Right after Jesus reveals His betrayal and death to the disciples, He is asked that seats of honor would be granted to two of them when Jesus comes into His kingdom.  As I said earlier, I don’t want to be too hard on these guys as we all find ourselves putting our foot in our mouths when we start thinking of ourselves first.  They were asking for the “chief seats” and I think we can get into this trap too.  It is not hard to understand why.  They see what it looks like with Roman and Jewish leadership…what the trappings of power look like.  They have been on the wrong end of things for their entire lives and now they have an opportunity to be on top.  So, through their own selfish lens, they (or should I say their mother) asks for what they want.  It is selfish and it is misguided but it is what they “wanted”.  We can make the same mistake.

Jesus responds by qualifying what they are asking.  Per the previous statement, He asks if they can endure the cup (signifying God’s wrath) and baptism He will have.  Of course, they are certain they can…though they don’t really know what they are saying.  Jesus knows and He tells them what will come to pass in the future as a result of their faithfulness but right now they can’t see past the “chief seats”.  James will drink the cup of martyrdom (Acts 12:2) and we know that many disciples of Jesus suffered a lot (even death) because of their faith.  In the moment, however, the brothers can’t see that and only want to be in a place of honor with the King…even if they don’t yet fully understand it.

The result within the immediate family (of the 12) was the other 10 becoming very displeased with the brothers.  I don’t know if they are upset because they didn’t think to ask first, because they understood what Jesus was saying of betrayal and death and were hurt these two would be so selfish or what exactly got under their skin.  The bottom line is, the brothers’ selfish behavior created division within the group and it is starting to boil over.  This is not uncommon even today.  If there is a brother who is acting selfishly or in a way that is not unifying the group, we can get upset and then we can start talking among ourselves and then we can let it boil over and great division takes place.  What we should do, however, is do what Jesus does.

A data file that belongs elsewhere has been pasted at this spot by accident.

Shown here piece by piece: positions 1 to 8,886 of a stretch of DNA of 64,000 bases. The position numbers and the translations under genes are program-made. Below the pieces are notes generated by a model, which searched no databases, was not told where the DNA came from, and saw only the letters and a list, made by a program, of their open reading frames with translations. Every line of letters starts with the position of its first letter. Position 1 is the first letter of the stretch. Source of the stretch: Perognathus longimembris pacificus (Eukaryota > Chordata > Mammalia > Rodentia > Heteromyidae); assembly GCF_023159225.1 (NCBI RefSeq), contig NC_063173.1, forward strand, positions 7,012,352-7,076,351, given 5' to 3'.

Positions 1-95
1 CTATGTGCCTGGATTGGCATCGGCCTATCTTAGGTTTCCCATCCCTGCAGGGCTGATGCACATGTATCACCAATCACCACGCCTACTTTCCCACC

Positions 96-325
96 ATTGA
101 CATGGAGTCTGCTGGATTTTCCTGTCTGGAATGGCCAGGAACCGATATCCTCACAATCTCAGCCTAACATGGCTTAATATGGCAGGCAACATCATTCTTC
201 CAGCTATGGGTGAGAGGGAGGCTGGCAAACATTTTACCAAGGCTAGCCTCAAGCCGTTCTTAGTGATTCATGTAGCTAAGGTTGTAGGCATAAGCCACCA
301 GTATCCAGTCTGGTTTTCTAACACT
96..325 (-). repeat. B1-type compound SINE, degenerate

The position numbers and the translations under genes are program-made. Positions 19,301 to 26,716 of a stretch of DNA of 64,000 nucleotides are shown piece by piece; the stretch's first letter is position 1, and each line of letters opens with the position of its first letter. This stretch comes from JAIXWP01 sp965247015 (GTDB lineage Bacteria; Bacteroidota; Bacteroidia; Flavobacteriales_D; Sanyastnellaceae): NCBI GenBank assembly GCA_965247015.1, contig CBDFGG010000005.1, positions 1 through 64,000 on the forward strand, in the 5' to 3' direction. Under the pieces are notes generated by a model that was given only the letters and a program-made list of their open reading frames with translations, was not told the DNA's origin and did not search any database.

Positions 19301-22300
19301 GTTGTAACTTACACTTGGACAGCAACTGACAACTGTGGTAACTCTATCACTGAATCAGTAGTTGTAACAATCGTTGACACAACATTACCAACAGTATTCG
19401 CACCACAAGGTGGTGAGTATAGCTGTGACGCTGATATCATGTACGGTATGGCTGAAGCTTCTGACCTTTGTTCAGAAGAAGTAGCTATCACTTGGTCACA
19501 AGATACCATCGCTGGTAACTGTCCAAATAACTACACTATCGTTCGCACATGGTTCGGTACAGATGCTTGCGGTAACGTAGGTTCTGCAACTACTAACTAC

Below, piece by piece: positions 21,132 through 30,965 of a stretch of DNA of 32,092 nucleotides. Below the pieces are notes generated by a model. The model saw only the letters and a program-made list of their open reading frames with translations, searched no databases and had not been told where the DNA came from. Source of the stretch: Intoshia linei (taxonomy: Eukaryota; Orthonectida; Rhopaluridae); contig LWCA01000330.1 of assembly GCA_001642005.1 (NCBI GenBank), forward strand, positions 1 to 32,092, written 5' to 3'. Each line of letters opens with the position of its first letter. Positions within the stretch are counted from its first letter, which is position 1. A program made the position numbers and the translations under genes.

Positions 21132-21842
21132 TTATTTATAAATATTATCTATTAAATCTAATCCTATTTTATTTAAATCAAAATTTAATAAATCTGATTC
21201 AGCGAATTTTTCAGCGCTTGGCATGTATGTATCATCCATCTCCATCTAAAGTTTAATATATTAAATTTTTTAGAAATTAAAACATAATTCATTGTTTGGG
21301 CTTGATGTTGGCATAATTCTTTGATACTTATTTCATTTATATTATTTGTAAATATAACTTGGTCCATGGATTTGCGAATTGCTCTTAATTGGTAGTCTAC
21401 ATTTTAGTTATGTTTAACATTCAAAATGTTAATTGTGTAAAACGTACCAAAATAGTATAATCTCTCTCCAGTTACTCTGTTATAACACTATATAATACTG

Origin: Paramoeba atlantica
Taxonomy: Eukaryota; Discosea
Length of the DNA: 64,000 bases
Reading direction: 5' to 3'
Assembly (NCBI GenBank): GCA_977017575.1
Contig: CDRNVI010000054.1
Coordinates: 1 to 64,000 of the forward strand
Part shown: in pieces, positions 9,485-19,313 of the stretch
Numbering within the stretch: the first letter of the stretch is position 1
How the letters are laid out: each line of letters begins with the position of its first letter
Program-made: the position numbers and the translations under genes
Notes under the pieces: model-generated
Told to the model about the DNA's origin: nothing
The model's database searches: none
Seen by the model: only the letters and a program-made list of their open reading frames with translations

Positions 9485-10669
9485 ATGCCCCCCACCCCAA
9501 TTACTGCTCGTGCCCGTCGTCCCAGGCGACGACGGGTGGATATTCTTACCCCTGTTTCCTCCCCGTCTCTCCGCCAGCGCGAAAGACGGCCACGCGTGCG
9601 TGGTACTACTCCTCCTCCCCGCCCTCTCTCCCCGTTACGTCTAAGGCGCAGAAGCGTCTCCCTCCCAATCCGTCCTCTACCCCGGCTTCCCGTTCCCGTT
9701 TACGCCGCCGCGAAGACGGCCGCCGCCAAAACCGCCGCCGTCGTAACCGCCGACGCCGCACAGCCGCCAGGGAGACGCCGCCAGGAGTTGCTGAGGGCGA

This is one of my favorite images in the Bible.  As this disagreement begins to take place within the 12, what does Jesus do?  He calls them to Himself.  I picture a huddle and maybe even a group hug eventually.  But here, Jesus calls them together and He teaches for them all to learn.  That is the case with us…we all need to learn from our own and from others shortfalls and mistakes.  None of us are perfect and when another hurts us or wrongs us due to their selfish behavior…call them near and bring Jesus with you.  Talk about it, pray about it, love one another.  We all get off track and take our eye off the ball.  This will hurt when the consequence of this is against us.  But it will hurt a whole lot more if we lose a brother and we have a great example in our Savior of how to call each other close, learn from each other and love one another…God is glorified in that!

There is a lot going on in these verses but the visual in my mind from God’s word of Jesus putting His arms around His disciples, pulling them near and teaching them…redeeming them…loving them is one that brings joy, hope and peace to my heart today.  I hope it does the same for you and if you need to repent and draw someone close that you might have pushed away…do that today.  Ask for someone to help in that.  Jesus is waiting and will go too.

Distorted Leadership Models – The Utility Player

This week we are going to focus on distorted leadership models. We got this concept from the book They Smell Like Sheep by Lynn Anderson.

Distorted Leadership Models – The Utility Player

The person who does it all and doesn’t delegate. He tries to play all the positions. He may be pretty good at a lot of jobs, but others need to be doing those jobs.

The utility player in sports is the jack of all trades. You can put him or her at any position and they can be pretty good anywhere. There are those 5 talent people (see Matthew 25), who can do just about anything. Sometimes those guys get caught in trap of trying to have their hands in every pot in the church.

There are many reasons this happens: